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Zeynep Bilginsoy, Associated Press
Zeynep Bilginsoy, Associated Press
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ISTANBUL (AP) — The first grain ship to leave Ukraine and cross the Black Sea under a wartime deal passed inspection Wednesday in Istanbul and headed on to Lebanon. Ukraine said 17 other vessels were “loaded and waiting permission to leave,” but there was no word yet on when they could depart.
A joint civilian inspection team spent three hours checking the cargo and crew of the Sierra Leone-flagged ship Razoni, which left Odesa on Monday carrying Ukrainian corn, a U.N. statement said.
The Joint Coordination Center team included officials from Ukraine, Russia, Turkey and the United Nations, who signed deals last month to create safe Black Sea shipping corridors to export Ukraine’s desperately needed agricultural products as Russia’s war upon its neighbor grinds on.
READ MORE: Russia designates Ukraine’s Azov Regiment terrorists
Ukraine is a major global grain supplier but the war had blocked most exports, so the July 22 deal aimed to ease food security around the globe. World food prices have been soaring in a crisis blamed on the war, supply chain problems and COVID-19. Mistrust between Kyiv and Moscow has kept a cloud over the deal, which lasts for 120 days but can be renewed.
Although U.S. Secretary of State Antony Blinken called Razoni’s journey a “significant step,” no other ships have left from Ukraine in the past 48 hours and officials on all sides have given no explanation for that delay.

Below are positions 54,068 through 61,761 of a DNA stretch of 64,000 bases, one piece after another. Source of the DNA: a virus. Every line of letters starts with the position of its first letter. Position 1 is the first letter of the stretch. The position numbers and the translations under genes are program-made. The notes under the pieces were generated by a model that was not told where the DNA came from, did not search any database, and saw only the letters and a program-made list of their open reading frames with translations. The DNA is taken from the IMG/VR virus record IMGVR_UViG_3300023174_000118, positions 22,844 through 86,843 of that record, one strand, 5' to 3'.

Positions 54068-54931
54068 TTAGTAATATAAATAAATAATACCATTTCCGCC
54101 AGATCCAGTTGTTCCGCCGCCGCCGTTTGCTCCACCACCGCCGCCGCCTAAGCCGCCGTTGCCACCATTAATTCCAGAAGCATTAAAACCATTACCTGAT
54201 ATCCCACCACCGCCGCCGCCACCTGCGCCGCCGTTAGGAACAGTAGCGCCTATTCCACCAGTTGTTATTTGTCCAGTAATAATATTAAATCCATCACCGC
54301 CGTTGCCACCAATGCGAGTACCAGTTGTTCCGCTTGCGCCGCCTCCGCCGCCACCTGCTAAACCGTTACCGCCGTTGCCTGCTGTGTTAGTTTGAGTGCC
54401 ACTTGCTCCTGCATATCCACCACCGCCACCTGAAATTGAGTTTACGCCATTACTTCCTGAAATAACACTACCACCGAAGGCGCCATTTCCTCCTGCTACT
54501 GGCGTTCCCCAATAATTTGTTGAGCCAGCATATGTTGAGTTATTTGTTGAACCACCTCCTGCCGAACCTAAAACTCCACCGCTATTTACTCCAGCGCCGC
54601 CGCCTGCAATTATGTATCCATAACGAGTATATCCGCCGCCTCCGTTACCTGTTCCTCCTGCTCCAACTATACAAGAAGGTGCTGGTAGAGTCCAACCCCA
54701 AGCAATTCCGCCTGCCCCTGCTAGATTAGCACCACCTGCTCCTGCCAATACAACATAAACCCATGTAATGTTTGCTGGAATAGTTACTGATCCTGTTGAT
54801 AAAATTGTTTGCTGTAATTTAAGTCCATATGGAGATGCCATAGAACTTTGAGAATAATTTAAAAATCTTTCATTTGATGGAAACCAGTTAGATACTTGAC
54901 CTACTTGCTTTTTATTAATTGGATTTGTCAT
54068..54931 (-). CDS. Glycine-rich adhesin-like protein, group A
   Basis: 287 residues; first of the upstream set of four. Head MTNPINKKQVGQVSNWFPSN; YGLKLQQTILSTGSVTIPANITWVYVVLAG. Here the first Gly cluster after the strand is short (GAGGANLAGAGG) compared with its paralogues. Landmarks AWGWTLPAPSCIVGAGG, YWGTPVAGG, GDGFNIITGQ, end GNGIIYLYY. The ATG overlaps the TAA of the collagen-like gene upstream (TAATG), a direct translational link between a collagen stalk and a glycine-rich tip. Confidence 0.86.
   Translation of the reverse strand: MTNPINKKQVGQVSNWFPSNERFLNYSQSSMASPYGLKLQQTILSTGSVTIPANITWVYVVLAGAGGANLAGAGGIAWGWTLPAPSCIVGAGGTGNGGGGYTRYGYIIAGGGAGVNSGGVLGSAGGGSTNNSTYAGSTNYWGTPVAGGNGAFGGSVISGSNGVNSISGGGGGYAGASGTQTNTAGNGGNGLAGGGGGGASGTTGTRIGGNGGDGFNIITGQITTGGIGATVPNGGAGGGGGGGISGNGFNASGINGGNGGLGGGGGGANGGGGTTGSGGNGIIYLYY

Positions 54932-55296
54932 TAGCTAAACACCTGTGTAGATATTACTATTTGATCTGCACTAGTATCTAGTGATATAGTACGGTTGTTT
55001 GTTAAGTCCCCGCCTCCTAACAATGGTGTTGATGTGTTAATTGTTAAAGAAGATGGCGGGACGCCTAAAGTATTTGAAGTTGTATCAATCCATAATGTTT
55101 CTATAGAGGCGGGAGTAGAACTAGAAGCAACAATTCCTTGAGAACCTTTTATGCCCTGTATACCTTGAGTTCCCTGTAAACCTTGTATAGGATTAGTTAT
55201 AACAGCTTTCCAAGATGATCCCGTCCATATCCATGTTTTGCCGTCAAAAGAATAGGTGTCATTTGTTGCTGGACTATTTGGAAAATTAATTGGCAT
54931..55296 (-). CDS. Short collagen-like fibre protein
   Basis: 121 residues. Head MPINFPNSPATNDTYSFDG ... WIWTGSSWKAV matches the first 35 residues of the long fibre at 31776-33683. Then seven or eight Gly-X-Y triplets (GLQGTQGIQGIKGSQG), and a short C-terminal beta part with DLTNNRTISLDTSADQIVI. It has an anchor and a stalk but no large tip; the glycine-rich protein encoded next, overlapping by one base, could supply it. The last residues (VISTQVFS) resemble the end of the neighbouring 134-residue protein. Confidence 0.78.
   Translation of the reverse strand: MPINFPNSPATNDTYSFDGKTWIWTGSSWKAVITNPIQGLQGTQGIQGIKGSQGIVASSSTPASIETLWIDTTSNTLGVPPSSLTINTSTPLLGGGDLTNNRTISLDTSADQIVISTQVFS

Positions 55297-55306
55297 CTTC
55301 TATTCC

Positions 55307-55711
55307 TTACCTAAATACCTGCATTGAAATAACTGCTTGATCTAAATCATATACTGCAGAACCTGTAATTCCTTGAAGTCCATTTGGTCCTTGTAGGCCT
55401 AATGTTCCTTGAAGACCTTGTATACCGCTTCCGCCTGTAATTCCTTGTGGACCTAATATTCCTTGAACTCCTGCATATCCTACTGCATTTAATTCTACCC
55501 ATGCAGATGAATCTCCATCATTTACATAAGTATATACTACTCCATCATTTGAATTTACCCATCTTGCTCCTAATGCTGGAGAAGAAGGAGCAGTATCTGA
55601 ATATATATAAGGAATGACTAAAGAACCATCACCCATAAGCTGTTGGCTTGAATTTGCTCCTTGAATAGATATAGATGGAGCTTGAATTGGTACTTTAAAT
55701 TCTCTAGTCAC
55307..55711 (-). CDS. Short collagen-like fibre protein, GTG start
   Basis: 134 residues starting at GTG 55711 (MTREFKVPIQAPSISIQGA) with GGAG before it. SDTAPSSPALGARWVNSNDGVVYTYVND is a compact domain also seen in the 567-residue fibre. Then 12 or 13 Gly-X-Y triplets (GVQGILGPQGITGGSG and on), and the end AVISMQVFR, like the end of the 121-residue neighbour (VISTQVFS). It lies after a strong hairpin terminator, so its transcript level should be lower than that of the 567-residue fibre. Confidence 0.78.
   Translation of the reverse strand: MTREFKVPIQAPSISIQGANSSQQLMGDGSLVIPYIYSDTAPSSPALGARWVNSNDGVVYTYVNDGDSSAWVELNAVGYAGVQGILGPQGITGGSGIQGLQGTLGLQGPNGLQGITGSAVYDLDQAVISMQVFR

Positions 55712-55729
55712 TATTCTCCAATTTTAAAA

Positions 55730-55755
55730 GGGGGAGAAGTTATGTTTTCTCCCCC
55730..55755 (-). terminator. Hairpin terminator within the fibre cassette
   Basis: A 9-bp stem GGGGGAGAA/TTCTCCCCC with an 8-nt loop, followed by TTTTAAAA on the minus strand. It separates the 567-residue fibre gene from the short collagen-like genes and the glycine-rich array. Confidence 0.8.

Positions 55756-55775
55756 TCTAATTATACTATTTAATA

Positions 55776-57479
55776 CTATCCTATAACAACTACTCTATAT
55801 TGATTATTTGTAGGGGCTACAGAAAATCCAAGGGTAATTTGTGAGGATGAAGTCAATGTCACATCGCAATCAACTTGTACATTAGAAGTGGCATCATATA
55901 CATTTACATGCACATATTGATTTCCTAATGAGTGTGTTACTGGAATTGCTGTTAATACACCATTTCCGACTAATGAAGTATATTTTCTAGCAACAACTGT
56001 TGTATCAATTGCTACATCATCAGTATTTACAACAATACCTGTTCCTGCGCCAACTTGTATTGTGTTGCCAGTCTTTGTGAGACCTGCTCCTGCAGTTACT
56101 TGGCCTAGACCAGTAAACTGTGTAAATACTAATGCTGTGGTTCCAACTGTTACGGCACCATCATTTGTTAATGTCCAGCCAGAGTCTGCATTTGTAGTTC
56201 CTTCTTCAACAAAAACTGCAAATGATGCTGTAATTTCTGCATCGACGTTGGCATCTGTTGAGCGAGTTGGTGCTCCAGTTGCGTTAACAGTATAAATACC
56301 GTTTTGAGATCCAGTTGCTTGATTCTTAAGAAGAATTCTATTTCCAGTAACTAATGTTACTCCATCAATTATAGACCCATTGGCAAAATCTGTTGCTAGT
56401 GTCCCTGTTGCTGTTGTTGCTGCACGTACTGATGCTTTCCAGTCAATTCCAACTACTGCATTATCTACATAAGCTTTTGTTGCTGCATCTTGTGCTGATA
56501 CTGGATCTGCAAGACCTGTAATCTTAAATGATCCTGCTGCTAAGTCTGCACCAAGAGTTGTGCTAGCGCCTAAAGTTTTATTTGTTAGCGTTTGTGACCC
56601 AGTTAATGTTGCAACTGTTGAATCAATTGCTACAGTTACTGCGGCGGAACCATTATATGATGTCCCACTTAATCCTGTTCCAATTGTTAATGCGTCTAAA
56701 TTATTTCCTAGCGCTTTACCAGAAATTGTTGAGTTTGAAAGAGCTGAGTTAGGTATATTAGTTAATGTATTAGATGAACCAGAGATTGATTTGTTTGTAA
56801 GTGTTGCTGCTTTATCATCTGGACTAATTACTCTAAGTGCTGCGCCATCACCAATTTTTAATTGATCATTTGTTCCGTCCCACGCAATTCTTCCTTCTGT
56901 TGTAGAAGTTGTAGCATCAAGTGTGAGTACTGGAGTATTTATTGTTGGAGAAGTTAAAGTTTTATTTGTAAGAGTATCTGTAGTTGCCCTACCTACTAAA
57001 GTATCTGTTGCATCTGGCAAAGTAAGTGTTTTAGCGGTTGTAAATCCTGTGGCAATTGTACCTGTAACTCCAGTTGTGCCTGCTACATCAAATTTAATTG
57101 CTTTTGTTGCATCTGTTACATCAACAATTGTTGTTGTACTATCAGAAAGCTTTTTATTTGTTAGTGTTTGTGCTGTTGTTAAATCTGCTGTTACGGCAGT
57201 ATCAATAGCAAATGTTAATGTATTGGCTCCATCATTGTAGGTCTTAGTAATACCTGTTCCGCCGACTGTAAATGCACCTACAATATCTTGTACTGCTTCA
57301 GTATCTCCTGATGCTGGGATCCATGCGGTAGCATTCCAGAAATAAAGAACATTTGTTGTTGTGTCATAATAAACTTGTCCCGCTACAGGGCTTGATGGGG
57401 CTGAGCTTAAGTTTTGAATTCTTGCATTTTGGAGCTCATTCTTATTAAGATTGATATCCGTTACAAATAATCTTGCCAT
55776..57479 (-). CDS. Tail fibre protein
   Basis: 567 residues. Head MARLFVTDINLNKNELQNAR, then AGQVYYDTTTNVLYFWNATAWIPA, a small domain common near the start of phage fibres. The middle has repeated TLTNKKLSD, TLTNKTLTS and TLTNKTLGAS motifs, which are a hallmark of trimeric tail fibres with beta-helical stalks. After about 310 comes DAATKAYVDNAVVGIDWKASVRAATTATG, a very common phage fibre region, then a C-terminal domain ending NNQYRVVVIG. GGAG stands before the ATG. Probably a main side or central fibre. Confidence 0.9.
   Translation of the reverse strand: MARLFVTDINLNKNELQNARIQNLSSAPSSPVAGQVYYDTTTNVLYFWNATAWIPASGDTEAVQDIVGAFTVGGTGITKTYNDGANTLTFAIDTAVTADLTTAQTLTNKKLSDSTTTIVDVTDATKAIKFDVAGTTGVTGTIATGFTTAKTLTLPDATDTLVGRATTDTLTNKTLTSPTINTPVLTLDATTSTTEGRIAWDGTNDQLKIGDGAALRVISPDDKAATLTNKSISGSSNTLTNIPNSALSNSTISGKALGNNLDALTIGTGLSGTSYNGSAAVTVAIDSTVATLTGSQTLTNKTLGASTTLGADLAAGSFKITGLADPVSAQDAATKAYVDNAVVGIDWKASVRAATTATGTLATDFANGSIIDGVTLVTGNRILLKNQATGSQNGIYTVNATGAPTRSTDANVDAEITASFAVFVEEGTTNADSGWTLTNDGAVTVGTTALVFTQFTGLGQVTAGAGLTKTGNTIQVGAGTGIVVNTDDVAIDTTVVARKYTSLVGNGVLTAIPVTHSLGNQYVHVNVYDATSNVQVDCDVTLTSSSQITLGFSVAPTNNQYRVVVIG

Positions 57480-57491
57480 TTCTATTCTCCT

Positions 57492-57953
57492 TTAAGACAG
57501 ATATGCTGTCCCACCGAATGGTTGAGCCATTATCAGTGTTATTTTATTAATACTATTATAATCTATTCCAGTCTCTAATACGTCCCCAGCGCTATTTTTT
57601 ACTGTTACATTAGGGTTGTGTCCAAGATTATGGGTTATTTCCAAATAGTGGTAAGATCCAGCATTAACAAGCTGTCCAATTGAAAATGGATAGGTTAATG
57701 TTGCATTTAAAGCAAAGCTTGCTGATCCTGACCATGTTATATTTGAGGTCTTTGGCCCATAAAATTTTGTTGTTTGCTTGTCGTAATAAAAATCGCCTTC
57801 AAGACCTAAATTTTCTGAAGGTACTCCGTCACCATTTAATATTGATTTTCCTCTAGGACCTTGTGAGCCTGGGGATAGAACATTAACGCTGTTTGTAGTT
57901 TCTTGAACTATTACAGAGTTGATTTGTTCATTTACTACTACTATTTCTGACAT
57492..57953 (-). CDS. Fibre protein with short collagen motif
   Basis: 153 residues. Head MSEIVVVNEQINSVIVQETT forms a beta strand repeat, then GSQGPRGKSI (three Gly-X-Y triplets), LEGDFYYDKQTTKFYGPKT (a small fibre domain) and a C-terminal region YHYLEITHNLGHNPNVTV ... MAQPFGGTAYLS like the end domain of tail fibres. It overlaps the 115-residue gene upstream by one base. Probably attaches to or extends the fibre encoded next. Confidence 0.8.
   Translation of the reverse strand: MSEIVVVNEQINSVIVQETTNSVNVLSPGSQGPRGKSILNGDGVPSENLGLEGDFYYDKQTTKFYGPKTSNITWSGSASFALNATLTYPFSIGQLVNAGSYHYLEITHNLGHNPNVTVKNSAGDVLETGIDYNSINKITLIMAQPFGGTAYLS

A U.N. statement said three Ukrainian ports are due to resume exports of millions of tons of wheat, corn and other crops. It said inspectors “gained valuable information” from the Razoni’s crew about its voyage through the Black Sea maritime humanitarian corridor.
The Joint Coordination Center is “fine-tuning procedures,” it said.
The Turkish Ministry of National Defense tweeted a picture of an inspector reaching into the Razoni’s open hold and touching some of its cargo: 26,527 tons of corn for chicken feed. The Razoni’s horn rang out as the inspectors left the ship, and it then headed off to Lebanon.
The checks seek to ensure that outbound cargo ships carry only grain, fertilizer or food and not any other commodities, and that inbound ships are not carrying weapons.
An estimated 20 million tons of grain — most of it said to be destined for livestock — has been stuck in Ukraine since the start of the 6-month-old war. The U.N.-brokered agreement provided for the establishment of safe corridors through the mined waters outside Ukraine’s ports.
Still, a Black Sea voyage entails significant risks because of the war. Two civilian ships hit explosive devices there last week near the Danube River’s Bystre estuary, according to Bridget Diakun, a data reporter at Lloyd’s List, a global shipping publication.
READ MORE: Ukraine aims to retake the south, tying down Russian forces
Analysts say that authorities’ first priority is bringing out vessels that have been stuck for months at the three Ukrainian ports covered by the deal. Sixteen ships loaded with grain have been stuck at the ports of Odesa and Chernomorsk since Russia’s invasion, according to Lloyd’s List.
Even slower than that is the effort to bring ships into Ukraine’s ports to extract the millions of tons of grain in storage.
Insurance brokers are being “cautious, slow, so far,” said David Osler, insurance editor at Lloyd’s List. “At this stage, everyone’s hesitant.”
Grain stockpiles are expected to keep growing. Despite the war, Ukrainian Prime Minister Denys Shmyhal estimated his country would harvest up to 67 million tons of grain this year, up from 60 million tons last year.
A senior official from a leading Ukrainian farm association reckoned Ukraine would have about 50 million tons of grain for export this year.
Before the war, Ukraine exported around 5-6 million tons of grain per month, according to Denys Marchuk, the deputy head of the All-Ukrainian Agrarian Council. He said Ukrainian authorities are hoping to include more Black Sea ports in the export deal.
Robert Badendieck and Mehmet Guzel in Istanbul and Aya Batrawy in Dubai contributed to this report.
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